Year Inshore (%) Offshore (%) Total (%)
1985 89.85 10.15 100
11 More information is available at
12 Guangzhou Yearbook 2007.
1986 89.39 10.61 100
1987 89.37 10.63 100
1988 88.45 11.55 100
1989 80.67 19.33 100
1990 80.38 19.62 100
1991 72.53 27.47 100
1992 69.72 30.28 100
1993 68.51 31.49 100
1994 67.09 32.91 100
1995 62.90 37.10 100
1996 67.10 32.90 100
1997 65.64 34.36 100
1998 69.07 30.93 100
1999 65.12 34.88 100
2000 65.62 34.38 100
2001 65.12 34.88 100
2002 64.49 35.51 100
Source: China Fisheries Yearbook (multiple years).
Next, distant-water fishing (DWF) has been expanding rapidly as well. Over the past 28
years, since it sent its first DWF fleet to West Africa in 1985, China’s DWF sector has
made remarkable achievements. As shown in Figure 3, the country’s annual production
of distant-water fishing reached 2 million tonnes in 2014. China has the largest distant-
water fishing fleet in the world: as already mentioned 2,460 vessels strong, with more
under construction.. China’s distant-water fishing fleet is now operating in 40 countries’
EEZs and in the high seas of the Pacific, Indian, and Atlantic Oceans, and, increasingly,
in the Antarctic Ocean.
Figure 2. Production of China’s Distant-water Fishing (millions of tonnes)
Source: China Fisheries Yearbook 2014 and China Fishery Daily 2015.
Given the gigantic scale of China’s fishing industry, this seaward expansion of China’s
marine fishing sector inevitably has a huge impact on the fishing industry of other
regional and global nations. Particularly since the shift from inshore to offshore fishing
has been accompanied by an increase in “illegal fishing” by Chinese fishermen. This
causes fishing disputes between China and regional countries, which sometimes escalate
into serious diplomatic and security issues.
“Transform Development Mode, Become a Strong Distant-water Fishing Nation,” China Fishery Daily,
6 April 2015, available at
At the same time, rapid expansion of China’s DWF contributes to the further depletion
of global fishery resources. According to an estimate by the U.N. Food and Agriculture
Organization (FAO), over 70 percent of the world’s fish species are either fully exploited
or depleted and the dramatic increase of destructive fishing techniques worldwide
destroys marine mammals and entire ecosystems.14 Although China claims that the
development of distant-water fishing has been based on cooperation with local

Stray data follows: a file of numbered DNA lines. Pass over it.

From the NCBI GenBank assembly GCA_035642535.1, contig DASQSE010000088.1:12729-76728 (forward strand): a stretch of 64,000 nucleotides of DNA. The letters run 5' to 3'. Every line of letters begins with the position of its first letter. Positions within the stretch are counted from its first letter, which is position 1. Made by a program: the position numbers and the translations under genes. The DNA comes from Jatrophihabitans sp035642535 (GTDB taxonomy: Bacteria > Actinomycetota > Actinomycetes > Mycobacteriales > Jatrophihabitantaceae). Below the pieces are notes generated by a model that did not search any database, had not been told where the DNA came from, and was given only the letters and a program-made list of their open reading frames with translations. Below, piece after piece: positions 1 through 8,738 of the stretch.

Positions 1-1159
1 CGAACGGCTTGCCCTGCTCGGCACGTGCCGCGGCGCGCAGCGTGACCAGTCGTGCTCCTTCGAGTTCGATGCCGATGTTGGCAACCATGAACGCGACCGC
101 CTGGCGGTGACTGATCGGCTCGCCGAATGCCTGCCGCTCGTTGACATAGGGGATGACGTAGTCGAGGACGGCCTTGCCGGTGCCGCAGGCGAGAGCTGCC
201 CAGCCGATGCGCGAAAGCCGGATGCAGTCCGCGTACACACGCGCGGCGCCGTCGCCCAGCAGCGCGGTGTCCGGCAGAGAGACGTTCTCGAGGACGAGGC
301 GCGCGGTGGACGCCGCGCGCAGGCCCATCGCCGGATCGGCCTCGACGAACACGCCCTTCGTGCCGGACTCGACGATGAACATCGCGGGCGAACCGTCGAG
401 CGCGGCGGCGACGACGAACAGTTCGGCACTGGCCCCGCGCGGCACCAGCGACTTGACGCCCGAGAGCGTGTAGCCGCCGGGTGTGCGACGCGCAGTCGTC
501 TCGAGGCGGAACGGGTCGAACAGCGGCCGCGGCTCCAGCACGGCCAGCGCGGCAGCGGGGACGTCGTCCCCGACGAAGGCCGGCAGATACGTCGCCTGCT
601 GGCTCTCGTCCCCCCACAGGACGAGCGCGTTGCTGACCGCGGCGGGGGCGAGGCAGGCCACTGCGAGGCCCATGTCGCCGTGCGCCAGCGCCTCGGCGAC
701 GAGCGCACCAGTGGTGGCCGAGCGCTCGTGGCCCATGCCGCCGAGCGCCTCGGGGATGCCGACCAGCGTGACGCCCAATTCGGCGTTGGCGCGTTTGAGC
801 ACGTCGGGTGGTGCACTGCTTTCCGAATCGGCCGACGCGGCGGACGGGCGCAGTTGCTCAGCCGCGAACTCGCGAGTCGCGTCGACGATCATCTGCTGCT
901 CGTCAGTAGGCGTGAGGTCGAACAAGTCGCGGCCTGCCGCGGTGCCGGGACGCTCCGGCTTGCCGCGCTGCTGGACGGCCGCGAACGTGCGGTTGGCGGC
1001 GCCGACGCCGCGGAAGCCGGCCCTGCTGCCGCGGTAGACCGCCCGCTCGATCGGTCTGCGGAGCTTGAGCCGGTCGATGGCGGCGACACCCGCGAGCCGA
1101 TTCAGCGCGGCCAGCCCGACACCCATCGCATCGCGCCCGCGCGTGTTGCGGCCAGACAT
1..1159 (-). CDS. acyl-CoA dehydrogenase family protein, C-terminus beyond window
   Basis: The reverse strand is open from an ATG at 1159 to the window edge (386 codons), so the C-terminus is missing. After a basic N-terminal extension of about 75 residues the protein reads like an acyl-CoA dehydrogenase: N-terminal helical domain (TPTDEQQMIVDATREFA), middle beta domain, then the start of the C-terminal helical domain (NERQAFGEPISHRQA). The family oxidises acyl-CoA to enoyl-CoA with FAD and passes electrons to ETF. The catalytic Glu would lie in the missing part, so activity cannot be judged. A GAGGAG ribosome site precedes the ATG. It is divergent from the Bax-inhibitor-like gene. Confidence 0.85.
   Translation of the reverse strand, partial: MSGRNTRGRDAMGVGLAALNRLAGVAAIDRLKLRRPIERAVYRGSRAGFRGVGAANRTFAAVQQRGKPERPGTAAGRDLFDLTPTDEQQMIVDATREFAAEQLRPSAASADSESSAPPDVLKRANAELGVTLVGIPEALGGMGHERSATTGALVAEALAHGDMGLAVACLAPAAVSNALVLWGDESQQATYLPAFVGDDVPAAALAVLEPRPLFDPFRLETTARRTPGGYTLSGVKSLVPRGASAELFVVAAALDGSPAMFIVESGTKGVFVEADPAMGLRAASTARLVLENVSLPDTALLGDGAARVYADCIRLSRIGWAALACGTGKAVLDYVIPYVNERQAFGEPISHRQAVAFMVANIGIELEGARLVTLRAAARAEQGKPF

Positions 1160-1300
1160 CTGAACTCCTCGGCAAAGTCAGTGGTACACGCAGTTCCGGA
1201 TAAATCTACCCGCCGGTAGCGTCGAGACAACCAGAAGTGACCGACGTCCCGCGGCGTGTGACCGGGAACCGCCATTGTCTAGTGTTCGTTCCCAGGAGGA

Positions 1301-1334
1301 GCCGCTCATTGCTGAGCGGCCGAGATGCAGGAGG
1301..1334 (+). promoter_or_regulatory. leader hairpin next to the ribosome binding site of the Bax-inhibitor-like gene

governments and enterprises, and China’s DWF contributes positively to local economic
development, 15 there have been reports accusing China’s distant-water fishing of
contributing to overfishing in Africa as well as in the Northwest Pacific.16
In addition to overfishing issues, many international commentators and maritime experts
attribute China’s outward expansion of its marine fishery sector to the country’s strategic
and political motives, arguing that China has been deliberately encouraging its fishermen
to undertake fishing activities in disputed waters in order to assert China’s maritime
claims in the South and East China Seas.17 Given its transboundary nature, marine fishing
certainly carries an important political and diplomatic function, particularly in waters
where disputes exist. For decades, it has been no secret that China, Vietnam, Philippines,
and other countries all consider fishermen to be important players in strengthening a
country’s maritime presence in the disputed waters. Financial and political support is
14 United Nations, “Overfishing: a threat to marine biodiversity,” on 10 Stories the world should hear more
about, available at
15 China claims that, in West Africa alone, its DSF operation has contributed tax and fees totaling over
RMB 800 million and its DSF enterprises have been actively involved in local disaster relief and other
socially responsible activities.
16 Tabitha Grace Mallory, Testimony before the U.S.-China Economic and Security Review Commission,
China as a Distant-water Fishing Nation, 26 January 2012.
17 Andrew S. Erickson and Conor M. Kennedy, “Meet the Chinese Maritime Militia Waging a ‘People’s
War at Sea,’” Wall Street Journal, 31 March 2015, available at